(Web Desk):– Google wants to build at least two more data centres in The Dalles, worrying some residents who fear there eventually won t be enough water for everyone.
Gadget360 reported that now a critical part of modern computing, data centres help people stream movies on Netflix, conduct transactions on PayPal, post updates on Facebook, store trillions of photos and more. But a single facility can also churn through millions of gallons of water per day to keep hot-running equipment cool.
Google wants to build at least two more data centres in The Dalles, worrying some residents who fear there eventually won t be enough water for everyone — including for area farms and fruit orchards, which are by far the biggest users.
Across the United States, there has been some mild pushback as tech companies build and expand data centres — conflicts likely to grow as water becomes a more precious resource amid the threat of climate change and as the demand for cloud computing grows. Some tech giants have been using cutting-edge research and development to find less impactful cooling methods, but there are those who say the companies can still do more to be environmentally sustainable.
The concerns are understandable in The Dalles, the seat of Wasco County, which is suffering extreme and exceptional drought, according to the US Drought Monitor. The region last summer endured its hottest days on record, reaching 118 degrees Fahrenheit (48 Celsius) in The Dalles.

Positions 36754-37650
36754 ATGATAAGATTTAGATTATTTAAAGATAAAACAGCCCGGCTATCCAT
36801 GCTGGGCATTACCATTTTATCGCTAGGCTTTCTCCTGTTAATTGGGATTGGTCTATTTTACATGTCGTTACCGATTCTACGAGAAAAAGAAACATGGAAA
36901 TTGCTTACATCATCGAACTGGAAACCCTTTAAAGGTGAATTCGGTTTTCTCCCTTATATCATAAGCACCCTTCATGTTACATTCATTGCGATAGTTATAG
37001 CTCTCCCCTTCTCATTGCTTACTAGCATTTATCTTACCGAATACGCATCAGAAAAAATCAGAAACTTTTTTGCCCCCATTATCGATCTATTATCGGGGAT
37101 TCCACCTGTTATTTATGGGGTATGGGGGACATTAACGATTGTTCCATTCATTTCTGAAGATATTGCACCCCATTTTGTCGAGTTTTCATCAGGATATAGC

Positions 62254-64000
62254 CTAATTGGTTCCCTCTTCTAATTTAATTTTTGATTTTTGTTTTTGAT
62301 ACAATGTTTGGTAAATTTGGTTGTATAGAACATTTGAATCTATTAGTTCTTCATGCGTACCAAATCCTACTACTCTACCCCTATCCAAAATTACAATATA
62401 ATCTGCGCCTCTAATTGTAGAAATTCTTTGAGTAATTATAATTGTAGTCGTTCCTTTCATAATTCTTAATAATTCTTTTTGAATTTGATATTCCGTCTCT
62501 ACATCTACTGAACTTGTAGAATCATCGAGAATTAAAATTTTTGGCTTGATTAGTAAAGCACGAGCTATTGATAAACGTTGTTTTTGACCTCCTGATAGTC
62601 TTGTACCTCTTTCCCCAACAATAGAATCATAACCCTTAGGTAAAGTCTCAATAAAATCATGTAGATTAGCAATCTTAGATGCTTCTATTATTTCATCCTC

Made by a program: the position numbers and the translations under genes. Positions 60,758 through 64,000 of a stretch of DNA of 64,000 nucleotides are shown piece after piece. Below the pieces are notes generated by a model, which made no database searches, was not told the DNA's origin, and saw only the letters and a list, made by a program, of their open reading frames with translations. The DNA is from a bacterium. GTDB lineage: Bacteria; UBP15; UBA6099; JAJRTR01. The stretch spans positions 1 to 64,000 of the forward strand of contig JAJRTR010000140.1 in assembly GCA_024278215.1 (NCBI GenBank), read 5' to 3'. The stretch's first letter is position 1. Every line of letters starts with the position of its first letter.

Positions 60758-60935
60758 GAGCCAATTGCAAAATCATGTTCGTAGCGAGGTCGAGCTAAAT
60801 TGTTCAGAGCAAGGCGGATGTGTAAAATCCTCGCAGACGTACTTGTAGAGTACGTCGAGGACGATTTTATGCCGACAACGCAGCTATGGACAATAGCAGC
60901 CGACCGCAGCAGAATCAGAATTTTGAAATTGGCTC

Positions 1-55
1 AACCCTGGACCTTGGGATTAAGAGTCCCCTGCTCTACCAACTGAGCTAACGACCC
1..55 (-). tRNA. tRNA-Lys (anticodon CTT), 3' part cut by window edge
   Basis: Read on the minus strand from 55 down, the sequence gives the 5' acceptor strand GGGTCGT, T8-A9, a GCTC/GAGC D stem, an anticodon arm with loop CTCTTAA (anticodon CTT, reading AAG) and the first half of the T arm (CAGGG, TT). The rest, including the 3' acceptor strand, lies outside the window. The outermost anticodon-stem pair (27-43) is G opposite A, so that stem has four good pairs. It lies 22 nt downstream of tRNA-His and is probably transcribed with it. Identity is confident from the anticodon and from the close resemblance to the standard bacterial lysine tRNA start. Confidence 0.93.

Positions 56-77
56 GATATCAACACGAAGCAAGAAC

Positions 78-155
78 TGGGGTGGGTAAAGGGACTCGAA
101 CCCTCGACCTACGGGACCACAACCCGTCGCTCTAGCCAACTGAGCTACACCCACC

The Dalles is adjacent to the the mighty Columbia River, but the new data centres wouldn t be able to use that water and instead would have to take water from rivers and groundwater that has gone through the city s water treatment plant.
However, the snowpack in the nearby Cascade Range that feeds the aquifers varies wildly year-to-year and glaciers are melting. Most aquifers in north-central Oregon are declining, according to the US Geological Survey Groundwater Resources Program.
Adding to the unease: The 15,000 town residents don t know how much water the proposed data centres will use, because Google calls it a trade secret. Even the town councillors, who are scheduled to vote on the proposal on November 8, had to wait until this week to find out.
Dave Anderson, public works director for The Dalles, said Google obtained the rights to 3.9 million gallons of water per day when it purchased land formerly home to an aluminium smelter. Google is requesting less water for the new data centres than that amount and would transfer those rights to the city, Anderson said.
“The city comes out ahead,” he said.
For its part, Google said it s “committed to the long-term health of the county s economy and natural resources.”
“We re excited that we re continuing conversations with local officials on an agreement that allows us to keep growing while also supporting the community,” Google said, adding that the expansion proposal includes a potential aquifer program to store water and increase supply during drier periods.
The US hosts 30 percent of the world s data centres, more than any other country. Some data centres are trying to become more efficient in water consumption, for example by recycling the same water several times through a centre before discharging it. Google even uses treated sewage water, instead of using drinking water as many data centres do, to cool its facility in Douglas County, Georgia.
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